Exterior lift transporting our belongings from our 5th floor apartment.

My explanations that the movers were from Prague, where they don't normally use exterior lifts, thankfully seemed to soothe the ruffled feathers of the Frenchman. I certainly hoped so because it was nearing lunchtime at which point we wouldn't have any luck finding another lift operator in Paris.

With me translating his instructions into English for the Czech supervisor, the Frenchman told the Czech movers how to load the lift. "The heavy boxes go in the middle, the lighter ones on the side." "The couches should be placed on their back near the arm of the lift." And then, the Frenchman decided to show that he had forgiven the Czech movers by making a joke. "Tell them," he directed, "that the tables must go on their backs with their legs in the air ... like a woman." The expression on my face must have revealed that I had no intention of translating the last bit because he tried to convince me with a smile and another "tell them".

"Ahh, the French. You've gotta love 'em." That's what I told Stéphane when he called that evening from Hungary to ask how the move had gone.

The apartment building that was our home for the five years that we lived in Paris.

Thursday, January 7, 2016

When will we learn? Refugees from war-torn countries endure deplorable conditions in France.

Refugees from Iraq, Syria and Iran are living in squalor in France. Photo credit: Carina Okula

When Stéphane, Philippe and I visited In Flanders Field Museum in Ypres, Belgium over the holidays, I stood transfixed in front of a video showing women in long coats struggling under the weight of heavy bags and emaciated men carrying children on their backs. The grainy black and white images of refugees filmed during World War I were almost identical to the ones we currently see on the nightly news showing people fleeing their war-torn homelands.



For the past couple of months, Australian photographer Carina Okula has been collecting donations of coats, blankets, hats, gloves and food supplies for the modern-day refugees in France. If you would like to help, please read Carina's post, Humanitarian Crisis in France – life three hours north of Paris, and make a contribution to her Refugee Humanitarian Aid GoFundMe account. Carina is a dear friend and I can assure you that every cent of your money will go to help the refugees.

Excerpt:

The muddy field is home to approximately 2000 refugees who have fled their homelands of Iraq, Syria and Iran – fleeing Daesh and war to stay alive with the hope for a new tomorrow. We walk through the mud – 10, 15, 20cms deep. The women, children and men of the camp eat and sleep in it. They have no escape. Young babies, rats, disease all co-habitat. There is no electricity, only a few portable toilets and not a working shower in sight. ...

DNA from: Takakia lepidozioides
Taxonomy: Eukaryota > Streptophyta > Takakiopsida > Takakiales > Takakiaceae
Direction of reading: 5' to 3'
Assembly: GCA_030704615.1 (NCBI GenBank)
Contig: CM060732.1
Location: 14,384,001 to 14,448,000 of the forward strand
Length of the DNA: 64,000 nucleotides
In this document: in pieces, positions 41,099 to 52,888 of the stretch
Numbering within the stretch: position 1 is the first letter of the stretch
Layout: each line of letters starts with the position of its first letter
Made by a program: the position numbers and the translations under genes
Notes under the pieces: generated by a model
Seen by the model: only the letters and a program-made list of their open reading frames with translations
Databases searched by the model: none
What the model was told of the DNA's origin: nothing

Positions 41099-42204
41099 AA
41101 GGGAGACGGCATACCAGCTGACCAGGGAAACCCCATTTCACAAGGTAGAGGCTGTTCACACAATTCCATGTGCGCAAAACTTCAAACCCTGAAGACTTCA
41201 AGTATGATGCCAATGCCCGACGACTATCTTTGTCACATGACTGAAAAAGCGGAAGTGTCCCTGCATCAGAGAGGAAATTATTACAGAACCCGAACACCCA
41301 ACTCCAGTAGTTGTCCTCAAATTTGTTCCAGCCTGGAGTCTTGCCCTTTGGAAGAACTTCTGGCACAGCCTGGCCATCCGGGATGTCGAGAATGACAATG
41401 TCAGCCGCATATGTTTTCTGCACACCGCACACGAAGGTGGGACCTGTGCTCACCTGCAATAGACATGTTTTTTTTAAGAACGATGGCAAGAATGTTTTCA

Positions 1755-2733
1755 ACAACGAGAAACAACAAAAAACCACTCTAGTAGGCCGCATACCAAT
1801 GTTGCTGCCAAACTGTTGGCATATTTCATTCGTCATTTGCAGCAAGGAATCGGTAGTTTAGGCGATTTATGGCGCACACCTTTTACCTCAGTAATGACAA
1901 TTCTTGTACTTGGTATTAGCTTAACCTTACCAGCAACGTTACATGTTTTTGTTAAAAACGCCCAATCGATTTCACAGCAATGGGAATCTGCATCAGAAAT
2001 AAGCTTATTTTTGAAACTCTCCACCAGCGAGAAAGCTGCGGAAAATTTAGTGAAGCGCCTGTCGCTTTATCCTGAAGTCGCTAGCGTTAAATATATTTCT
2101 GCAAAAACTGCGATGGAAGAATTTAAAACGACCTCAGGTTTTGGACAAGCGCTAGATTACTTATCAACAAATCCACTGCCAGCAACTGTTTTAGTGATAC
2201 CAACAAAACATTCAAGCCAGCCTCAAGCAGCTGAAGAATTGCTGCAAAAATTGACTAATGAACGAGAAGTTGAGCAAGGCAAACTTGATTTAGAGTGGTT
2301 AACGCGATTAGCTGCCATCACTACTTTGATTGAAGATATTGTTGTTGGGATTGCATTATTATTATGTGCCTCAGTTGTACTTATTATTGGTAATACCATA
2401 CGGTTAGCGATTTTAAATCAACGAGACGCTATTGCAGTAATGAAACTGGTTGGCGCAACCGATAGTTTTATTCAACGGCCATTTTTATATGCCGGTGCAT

It’s not possible to say that people are living in these conditions, for this is not life. Somehow they find the stamina/courage to endure this … but for how much longer? ...

So much of what happens in the world at the moment is dictated by fear – the louder the voice, the more fear it is able to spread. Religion, politics, nationality shouldn’t come into play and allow such deprivation of basic human rights – instead we should listen to the quiet voice in our hearts – the one that says people should be looked after, no matter where they are from, what faith they believe in, what language they speak or how they dress. 

Photo credit: Carina Okula

Wars never stand in isolation. 
It is almost as if they have roots
that grow invisibly underground,
before springing up somewhere else
to create a new conflict. We must not be blind
to the forces that set the machinery of destiny in motion
one hundred years ago.
To do so would rob us of the chance to discover
the patterns of the past that can help to teach us
the lessons we need for the present and the future.
Erwin Mortier
Letter of Intent
GoneWest Remembrance Programme In Flanders Field Museum

Monday, January 4, 2016

Can we go home now? First days in Prague...

Prague, one of the most beautiful cities in the world, was voted the top 2015 holiday destination by readers of USA Today